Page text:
Muslim families open their homes and dinner tables to share Eid al-Adha celebrations with non-Muslims
‘[It’s a way] to share with us this very special day of festivities and special day of meals’
The Islamic festival of Eid al-Adha begins on Tuesday and, across the country, Muslim families are opening their homes and dinner tables to share the annual celebration.
More than one billion Muslims around the globe mark the holy holiday that honours charity and generosity.
A new national campaign called "Eid With A Muslim Friend" is inviting anyone who wants to participate to join a Muslim family and participate in the Eid feast. British Columbians can sign up online to be linked with a Muslim family.
"It's a very exciting time of the year for us," said Safwan Choudhry, one of the campaign's organizers.
"Simply put, it can be equated to Christmas in its significance on the annual calendar."
Special day of feasts
During Eid al-Adha , Muslims commemorate Prophet Abraham's sacrifice by slaughtering an animal such as a sheep, cow or goat. The meat is then given away to friends, family and those in need.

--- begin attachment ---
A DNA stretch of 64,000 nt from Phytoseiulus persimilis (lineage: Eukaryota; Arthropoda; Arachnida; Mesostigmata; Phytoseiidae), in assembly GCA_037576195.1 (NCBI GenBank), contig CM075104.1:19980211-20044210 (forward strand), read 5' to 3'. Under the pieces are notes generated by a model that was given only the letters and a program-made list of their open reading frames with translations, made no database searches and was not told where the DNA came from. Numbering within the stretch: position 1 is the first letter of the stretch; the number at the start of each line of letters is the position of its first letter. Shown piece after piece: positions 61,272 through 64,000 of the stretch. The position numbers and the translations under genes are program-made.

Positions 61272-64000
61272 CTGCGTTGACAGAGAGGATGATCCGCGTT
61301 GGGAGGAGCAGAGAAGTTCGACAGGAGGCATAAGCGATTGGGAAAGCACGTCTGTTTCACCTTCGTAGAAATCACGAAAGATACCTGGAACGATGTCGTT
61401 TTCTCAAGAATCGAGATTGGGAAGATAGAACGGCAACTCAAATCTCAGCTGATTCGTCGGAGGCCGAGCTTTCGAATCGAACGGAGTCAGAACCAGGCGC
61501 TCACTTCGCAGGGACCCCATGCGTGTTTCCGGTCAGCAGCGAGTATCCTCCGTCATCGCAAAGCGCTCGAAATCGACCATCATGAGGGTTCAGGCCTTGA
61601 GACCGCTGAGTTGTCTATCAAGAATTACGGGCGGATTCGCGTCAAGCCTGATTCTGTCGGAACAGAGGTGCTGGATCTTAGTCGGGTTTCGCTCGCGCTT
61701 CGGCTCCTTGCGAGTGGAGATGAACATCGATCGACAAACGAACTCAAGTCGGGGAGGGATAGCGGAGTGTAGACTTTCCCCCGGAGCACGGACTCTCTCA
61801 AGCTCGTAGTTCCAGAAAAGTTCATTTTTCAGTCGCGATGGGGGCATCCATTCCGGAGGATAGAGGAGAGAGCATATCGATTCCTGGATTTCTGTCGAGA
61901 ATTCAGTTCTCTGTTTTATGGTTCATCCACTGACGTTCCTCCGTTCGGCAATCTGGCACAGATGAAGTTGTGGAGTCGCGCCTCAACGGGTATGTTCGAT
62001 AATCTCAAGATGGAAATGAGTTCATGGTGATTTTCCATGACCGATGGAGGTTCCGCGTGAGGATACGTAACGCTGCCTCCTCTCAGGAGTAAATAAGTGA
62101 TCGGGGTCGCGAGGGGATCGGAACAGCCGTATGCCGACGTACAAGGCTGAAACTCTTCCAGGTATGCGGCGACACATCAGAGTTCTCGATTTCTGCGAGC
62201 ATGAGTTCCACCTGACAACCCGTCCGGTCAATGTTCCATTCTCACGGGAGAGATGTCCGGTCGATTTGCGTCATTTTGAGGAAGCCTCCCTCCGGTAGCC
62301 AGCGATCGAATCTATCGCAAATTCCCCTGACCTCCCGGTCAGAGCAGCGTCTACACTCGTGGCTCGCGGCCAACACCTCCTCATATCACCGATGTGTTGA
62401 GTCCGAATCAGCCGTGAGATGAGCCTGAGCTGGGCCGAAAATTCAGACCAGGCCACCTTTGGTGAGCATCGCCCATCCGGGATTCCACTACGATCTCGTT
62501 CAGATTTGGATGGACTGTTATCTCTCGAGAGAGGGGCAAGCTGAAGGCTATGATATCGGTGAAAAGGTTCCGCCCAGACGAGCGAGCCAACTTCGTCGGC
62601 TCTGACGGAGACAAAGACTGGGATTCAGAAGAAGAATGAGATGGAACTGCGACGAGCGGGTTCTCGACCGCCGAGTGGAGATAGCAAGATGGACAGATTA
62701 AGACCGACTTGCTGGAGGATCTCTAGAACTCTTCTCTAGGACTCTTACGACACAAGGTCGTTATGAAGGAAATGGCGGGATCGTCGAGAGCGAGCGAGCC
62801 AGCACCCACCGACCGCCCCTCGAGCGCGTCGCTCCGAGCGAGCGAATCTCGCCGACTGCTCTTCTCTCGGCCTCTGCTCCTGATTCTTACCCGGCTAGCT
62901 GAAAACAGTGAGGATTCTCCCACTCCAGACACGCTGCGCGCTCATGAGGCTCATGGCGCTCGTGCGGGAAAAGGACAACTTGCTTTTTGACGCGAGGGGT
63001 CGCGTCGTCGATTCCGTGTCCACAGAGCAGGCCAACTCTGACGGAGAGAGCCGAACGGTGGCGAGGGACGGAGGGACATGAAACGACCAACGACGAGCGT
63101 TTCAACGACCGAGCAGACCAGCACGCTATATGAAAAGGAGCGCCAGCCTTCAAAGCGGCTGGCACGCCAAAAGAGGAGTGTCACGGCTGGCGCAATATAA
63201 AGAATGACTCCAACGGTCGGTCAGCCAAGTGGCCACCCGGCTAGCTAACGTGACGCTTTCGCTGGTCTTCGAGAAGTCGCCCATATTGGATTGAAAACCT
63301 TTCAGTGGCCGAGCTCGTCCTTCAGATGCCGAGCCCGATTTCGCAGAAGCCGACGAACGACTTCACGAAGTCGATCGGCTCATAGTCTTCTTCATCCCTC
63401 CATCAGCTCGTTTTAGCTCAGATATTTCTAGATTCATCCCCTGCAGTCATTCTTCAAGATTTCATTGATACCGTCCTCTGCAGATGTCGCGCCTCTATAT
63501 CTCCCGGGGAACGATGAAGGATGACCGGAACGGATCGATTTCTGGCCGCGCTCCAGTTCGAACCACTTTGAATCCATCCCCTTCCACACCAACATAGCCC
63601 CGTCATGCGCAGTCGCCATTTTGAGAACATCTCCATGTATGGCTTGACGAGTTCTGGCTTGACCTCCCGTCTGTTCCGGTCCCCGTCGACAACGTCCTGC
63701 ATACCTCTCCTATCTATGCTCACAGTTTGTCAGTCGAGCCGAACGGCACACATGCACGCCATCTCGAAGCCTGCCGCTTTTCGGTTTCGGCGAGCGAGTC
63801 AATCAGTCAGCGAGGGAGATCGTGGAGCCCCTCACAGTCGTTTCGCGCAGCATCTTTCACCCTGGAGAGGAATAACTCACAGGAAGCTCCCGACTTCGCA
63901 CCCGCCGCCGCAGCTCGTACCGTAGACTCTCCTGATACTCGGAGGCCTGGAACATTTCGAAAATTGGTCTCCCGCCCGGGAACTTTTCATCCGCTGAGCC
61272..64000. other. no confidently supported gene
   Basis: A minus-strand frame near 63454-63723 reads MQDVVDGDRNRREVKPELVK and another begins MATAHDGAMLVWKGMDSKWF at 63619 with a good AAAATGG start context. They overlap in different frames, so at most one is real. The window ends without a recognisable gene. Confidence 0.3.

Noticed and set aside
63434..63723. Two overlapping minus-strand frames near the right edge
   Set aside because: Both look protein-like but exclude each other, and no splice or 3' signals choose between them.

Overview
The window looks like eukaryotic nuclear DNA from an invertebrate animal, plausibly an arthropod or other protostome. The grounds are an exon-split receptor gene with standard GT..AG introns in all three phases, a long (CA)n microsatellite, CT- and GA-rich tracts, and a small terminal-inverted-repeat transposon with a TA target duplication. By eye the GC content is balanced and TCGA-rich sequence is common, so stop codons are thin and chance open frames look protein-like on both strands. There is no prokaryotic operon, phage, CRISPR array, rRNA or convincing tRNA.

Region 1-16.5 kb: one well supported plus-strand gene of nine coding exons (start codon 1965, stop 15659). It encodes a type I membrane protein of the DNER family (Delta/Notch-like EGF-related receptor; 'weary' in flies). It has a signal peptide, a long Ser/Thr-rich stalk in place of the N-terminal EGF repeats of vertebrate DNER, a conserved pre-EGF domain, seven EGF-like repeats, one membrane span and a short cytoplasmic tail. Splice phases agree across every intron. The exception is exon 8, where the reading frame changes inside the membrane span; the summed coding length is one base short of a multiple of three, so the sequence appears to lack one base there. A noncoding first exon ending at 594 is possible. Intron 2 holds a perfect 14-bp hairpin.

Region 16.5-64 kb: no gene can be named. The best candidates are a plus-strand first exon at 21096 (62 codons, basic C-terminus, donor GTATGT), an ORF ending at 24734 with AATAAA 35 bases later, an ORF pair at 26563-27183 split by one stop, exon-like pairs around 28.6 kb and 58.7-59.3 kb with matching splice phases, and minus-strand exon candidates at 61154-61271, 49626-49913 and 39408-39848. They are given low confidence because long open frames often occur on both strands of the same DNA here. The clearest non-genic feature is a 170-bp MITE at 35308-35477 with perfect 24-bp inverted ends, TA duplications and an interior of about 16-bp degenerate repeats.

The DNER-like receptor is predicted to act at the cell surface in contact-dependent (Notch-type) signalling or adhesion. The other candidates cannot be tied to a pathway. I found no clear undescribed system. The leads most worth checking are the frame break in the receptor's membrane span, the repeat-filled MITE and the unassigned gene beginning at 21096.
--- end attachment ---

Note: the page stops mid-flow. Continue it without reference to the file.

"It's recognizing how fortunate we are and also recognizing the various different sacrifices that have been made for us to be here," Choudhry told Matthew Lazin-Ryder, the guest host of CBC's On the Coast.
"Because it's so special for us, we wanted to do something where we could also share it."
"Eid With A Muslim Friend" is partially about teaching non-Muslims about their faith, Choudhry said, but also sharing one of the religion's most important celebrations.
"[It's a way] to give our fellow Canadians an opportunity to learn about Islam but also to share with us this very special day of festivities and special day of meals, the sights and sounds," he said.
Eid al-Adha celebrations run until Sunday, Aug. 25.
With files from On The Coast.